Brown, Warren Square Off In U.S. Senate Debate

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Sen. Scott Brown and his Democratic challenger Elizabeth Warren stand on the set before their first debate along with moderator Jon Keller Thursday. (AP)
Sen. Scott Brown and his Democratic challenger Elizabeth Warren stand on the set before their first debate along with moderator Jon Keller Thursday. (AP)

A year's worth of campaigning came to a head Thursday night in the highly anticipated first debate between Republican incumbent U.S. Sen. Scott Brown and his Democratic challenger Elizabeth Warren.

Brown came out swinging, immediately questioning Warren's character by reviving his questions about her claims of Native American heritage.

"Professor Warren claimed that she was a Native American, a person of color, and as you can see, she's not," Brown said. "That being said, she checked the box, and she had an opportunity actually to make a decision throughout her career. When she applied to Penn and Harvard, she checked the box claiming she was a Native American, and clearly she's not."

On the campaign trail, this is an issue that voters still talk about whenever they express doubts about Warren, and that fact is not lost on Brown. Warren has tried to put this issue behind her, but Thursday night Brown forced her to revisit it.

"Senator Brown wants to raise an issue about my character, then I'll lay it out there," Warren said. "You know, when I was growing up, these were the stories I knew about my heritage. I believed my mother and my father and my aunts and my uncles and I never asked anybody for any documentation."

Warren said from the outset of this debate that she would make it about Brown's voting record. And she did not waver from that objective.

"Senator Brown voted to protect billions of dollars in subsidies for big oil companies," Warren said. "They made $137 billion in profits last year."

Brown came back by moving the debate from the abstract to the personal: he brought up his now-famous beat-up green pickup truck.

"With regard to oil companies, listen, I'm no friend to big oil," Brown said. "I'm a friend to the motorist. I'm not sure if you've been to the pumps lately folks, but $4 a gallon. It took about $70 to fill up the truck the other day."

If the polls are correct, come election day, many people in Massachusetts will cast their vote for President Obama and for Brown. Because Democrats outnumber Republicans three to one in Massachusetts, Brown needs to encourage people to split the ticket. And so he never once mentioned the Republican presidential nominee, Mitt Romney, but on several occasions, he indicated his agreement with Obama, including on how to prevent Iran from developing nuclear weapons.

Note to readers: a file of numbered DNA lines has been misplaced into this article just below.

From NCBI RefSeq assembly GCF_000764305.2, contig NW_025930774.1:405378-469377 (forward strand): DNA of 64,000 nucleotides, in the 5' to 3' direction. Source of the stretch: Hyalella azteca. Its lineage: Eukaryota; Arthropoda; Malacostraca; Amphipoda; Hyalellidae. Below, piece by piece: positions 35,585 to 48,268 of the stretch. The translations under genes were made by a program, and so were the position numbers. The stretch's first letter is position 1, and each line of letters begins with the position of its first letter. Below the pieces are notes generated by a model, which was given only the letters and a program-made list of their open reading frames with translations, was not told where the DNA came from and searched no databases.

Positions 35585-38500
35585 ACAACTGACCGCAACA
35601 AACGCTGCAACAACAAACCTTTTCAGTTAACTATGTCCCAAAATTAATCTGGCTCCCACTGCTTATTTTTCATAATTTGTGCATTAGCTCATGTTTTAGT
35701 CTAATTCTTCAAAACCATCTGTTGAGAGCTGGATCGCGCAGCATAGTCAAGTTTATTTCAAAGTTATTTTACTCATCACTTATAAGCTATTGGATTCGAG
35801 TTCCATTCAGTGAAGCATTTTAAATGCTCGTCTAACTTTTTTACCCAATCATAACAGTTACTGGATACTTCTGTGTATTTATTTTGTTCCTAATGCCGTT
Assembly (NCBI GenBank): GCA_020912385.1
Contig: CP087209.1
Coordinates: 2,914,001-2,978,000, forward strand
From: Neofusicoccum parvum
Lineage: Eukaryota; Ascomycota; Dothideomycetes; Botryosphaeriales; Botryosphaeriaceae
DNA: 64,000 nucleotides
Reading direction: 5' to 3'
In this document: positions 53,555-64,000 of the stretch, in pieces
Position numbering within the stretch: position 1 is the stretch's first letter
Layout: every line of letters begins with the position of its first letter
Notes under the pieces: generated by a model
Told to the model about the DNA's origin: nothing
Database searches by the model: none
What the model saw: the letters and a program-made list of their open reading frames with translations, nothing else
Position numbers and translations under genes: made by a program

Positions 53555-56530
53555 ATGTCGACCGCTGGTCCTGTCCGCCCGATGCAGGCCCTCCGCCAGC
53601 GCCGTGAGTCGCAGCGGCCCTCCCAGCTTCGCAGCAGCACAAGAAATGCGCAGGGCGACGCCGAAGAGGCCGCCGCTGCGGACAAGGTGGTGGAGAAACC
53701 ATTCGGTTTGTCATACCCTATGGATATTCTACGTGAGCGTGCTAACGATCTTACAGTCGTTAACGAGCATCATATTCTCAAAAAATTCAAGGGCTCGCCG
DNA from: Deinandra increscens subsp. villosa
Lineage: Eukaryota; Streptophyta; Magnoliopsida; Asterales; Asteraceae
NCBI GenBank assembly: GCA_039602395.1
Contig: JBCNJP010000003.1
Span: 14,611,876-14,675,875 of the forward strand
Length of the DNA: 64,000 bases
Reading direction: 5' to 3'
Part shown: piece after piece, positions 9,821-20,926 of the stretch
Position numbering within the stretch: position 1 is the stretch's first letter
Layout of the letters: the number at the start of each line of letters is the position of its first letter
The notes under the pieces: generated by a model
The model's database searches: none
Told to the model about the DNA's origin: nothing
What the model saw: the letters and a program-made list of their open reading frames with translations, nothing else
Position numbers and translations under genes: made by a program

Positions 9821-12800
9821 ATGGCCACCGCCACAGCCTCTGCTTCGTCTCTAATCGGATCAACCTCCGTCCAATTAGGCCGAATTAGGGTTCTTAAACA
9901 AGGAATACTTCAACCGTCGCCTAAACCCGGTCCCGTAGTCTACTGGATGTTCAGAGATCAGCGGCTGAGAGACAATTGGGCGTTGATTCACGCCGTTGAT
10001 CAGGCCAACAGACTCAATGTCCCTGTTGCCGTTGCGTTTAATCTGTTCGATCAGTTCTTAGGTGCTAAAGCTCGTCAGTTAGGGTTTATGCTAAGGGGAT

"We can't have a nuanced approach, and that's the key," Brown said. "Professor Warren has said when dealing with Iran, we should have a nuanced approach, and that's something that Iran doesn't understand. President Obama understood that in the beginning. He's obviously drawn a harder line, and that's a good thing."


That opened the door for Warren to make a pitch to the president's supporters.

"He's taking nothing off the table," Warren said. "That's the way to go into negotiations. That's the best way to work with our ally Israel, and make sure that we are protecting Israel, but I want to say this: I'm still working to have President Obama be the commander-in-chief, not Mitt Romney."

These two candidates came into this debate on fairly even footing. The last poll showed Brown ahead. The previous four showed Warren leading. Throughout the debate, they demonstrated completely different styles. Warren was the calm attorney, unruffled, making her case to voters as to why they should vote Brown out, tying him to his party.

Brown made a more personal argument. He pointed to his independent voting record, questioned Warren's character, and brought up his own life.

And they get to do it all over again three more times before the election.

This post was updated with the Morning Edition feature.

This article was originally published on September 20, 2012.

This program aired on September 20, 2012.

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Fred Thys Reporter
Fred Thys reported on politics and higher education for WBUR.



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